For all the wonder of modern technology, with its immediacy and convenience, its mix of word and image, nothing comes close to the sheer beauty of a book. I won’t even say ‘the humble book’ because books should be proud of all they have contributed to enabling women and men and children to learn and grow, express emotions and feel them, test out ideas that seem worthy, and destroy those whose acceptance would diminish what it means to be fully human.
Books are objects of beauty too. Book covers alone are as rich with potential as an artist’s canvas. The pages even lend themselves effortlessly to the reader making margin notes, drawings, exclamation marks and underlines, a language all of its own! The slowly yellowing pages reminiscent of a good wine ageing gracefully. And the wonderful smells, from the chemical pungency of inks fresh from the press to the musty whiff of darkened libraries – O such sweet perfume!
But books are worthless without a reader, and we readers are as varied as the objects of our desire. I’m sure I’m not alone in finding it impossible to read one book at a time, unless its a novel when I’m more likely to ration myself to one. But for non-fiction, 2-3 books at a time is the norm. One by the bed, one in the living room, one in my bag and so on.
And in this chemistry between writer and reader, there is the limitless possibility of mysterious encounter.
But when we consider the Bible there is a third dimension. There is Word, there is Reader (or Listener), but there is also Interpreter.
Which brings me to one of my current books, one that’s been on my shelves for over 10 years until I realised last week that I’d never finished reading it! "Finally Comes the Poet - Daring speech for proclamation" by Walter Brueggemann challenges those of us who preach to recognise our calling to be poets in a world of prose.
He reminds us in a mouth-watering introduction that “the gospel is too readily heard and taken for granted, as though it contained no unsettling news and no unwelcome threat. What began as news... is easily assumed, slotted, and conveniently dismissed. We depart having heard, but without noticing the urge to transformation that is not readily compatible with our comfortable believing that asks little and receives less.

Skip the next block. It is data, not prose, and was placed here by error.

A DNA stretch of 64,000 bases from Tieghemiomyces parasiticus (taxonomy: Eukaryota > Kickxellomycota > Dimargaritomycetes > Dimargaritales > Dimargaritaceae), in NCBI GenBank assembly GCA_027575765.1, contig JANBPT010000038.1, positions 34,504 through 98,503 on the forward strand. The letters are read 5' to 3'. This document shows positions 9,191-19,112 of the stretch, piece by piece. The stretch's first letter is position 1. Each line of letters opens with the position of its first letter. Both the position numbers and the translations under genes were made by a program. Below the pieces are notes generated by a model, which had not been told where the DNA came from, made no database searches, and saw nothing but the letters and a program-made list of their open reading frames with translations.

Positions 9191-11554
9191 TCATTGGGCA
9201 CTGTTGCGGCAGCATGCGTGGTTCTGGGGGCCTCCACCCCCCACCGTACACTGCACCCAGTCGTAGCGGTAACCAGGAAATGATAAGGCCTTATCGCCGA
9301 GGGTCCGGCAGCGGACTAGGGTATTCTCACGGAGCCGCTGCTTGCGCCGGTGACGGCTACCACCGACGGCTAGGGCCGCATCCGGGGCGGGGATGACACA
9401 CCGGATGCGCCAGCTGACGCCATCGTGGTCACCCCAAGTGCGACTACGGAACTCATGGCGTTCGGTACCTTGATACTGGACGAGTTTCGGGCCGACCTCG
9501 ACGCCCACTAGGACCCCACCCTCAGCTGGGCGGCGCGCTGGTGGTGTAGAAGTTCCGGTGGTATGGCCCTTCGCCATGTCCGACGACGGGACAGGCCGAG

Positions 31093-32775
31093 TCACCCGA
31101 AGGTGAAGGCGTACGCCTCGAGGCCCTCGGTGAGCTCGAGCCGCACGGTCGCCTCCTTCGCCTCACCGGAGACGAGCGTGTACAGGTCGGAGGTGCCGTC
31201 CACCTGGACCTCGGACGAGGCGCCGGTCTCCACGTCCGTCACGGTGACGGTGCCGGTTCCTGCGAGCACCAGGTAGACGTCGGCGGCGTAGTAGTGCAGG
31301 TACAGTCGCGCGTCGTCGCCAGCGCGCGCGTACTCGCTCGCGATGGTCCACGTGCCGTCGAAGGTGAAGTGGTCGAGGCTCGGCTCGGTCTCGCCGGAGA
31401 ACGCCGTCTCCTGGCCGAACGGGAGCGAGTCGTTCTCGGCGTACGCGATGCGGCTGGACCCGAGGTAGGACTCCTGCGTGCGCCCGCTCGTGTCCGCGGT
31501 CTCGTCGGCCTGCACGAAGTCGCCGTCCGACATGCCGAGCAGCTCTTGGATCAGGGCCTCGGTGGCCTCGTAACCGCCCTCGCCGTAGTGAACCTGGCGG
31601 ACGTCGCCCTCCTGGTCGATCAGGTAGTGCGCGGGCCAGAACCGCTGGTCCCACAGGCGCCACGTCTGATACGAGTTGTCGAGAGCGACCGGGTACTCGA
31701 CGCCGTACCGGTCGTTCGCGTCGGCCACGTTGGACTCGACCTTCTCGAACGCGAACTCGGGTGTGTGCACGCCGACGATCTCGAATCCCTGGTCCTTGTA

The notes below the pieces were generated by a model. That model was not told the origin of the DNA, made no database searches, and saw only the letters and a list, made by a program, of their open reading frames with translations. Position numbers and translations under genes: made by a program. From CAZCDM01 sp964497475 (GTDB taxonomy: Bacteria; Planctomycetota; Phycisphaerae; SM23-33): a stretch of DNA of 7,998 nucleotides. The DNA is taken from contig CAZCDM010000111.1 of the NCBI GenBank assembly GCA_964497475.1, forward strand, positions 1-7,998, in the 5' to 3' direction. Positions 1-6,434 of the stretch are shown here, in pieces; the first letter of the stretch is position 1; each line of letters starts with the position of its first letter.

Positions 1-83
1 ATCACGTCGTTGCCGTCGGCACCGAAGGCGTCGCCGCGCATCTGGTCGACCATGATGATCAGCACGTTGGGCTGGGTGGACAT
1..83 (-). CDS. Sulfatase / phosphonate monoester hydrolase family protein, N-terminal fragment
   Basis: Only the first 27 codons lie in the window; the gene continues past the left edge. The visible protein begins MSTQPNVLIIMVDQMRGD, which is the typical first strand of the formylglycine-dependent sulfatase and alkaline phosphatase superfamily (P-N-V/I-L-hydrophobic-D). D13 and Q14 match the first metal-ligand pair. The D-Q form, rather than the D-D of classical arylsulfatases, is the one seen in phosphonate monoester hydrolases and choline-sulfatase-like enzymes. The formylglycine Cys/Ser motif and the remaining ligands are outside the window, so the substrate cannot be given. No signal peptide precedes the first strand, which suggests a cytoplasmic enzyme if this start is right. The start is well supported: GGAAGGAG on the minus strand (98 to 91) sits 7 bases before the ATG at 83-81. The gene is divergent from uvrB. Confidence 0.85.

The gospel is thus a truth widely held, but a truth greatly reduced. It is a truth that has been flattened, trivialized, and rendered inane. Partly, the gospel is simply an old habit among us, neither valued nor questioned. But more than that, our technical way of thinking reduces mystery to problem, transforms assurance into certitude, revises quality into quantity, and so takes the categories of biblical faith and represents them in manageable shapes”.
Later he adds “To address the issue of a truth greatly reduced requires us to be poets that speak against a prose world... By prose I refer to a world that is organized in settled formulae so that even pastoral prayers and love letters sound like memos. By poetry, I do not mean rhyme, rhythm or meter but... language that moves, that... jumps at the right moment, that breaks open old worlds with surprise, abrasion and pace. Poetic speech is the only proclamation worth doing in a situation of reductionism, the only proclamation, I submit, worthy of the name ‘preaching’.
Such preaching is not moral instruction or problem solving or doctrinal clarification. It is not good advice, nor is it romantic caressing, nor is it a soothing good humour. It is, rather, the ready, steady, surprising proposal that the real world in which God invites us to live is not the one made available by the rulers of this age.
The preacher has an awesome opportunity to offer an evangelical world... shaped by the news of the gospel. This offer requires special care for words, because the baptized community awaits speech in order to be a faithful people.
The Bible is our firm guarantee that in a world of technological naïveté and ideological reductionism, prophetic construals of another world are still possible, still worth doing, still longingly received by those who live at the edge of despair, resignation, and conformity. Our preferred language is to call such speech prophetic, but we might also term it poetic. p 1-4
I haven’t finished it yet but I am reminded again of the wonderful gift of books, the privilege of being a reader, and in the case of God’s Word, the responsibility to be a poet!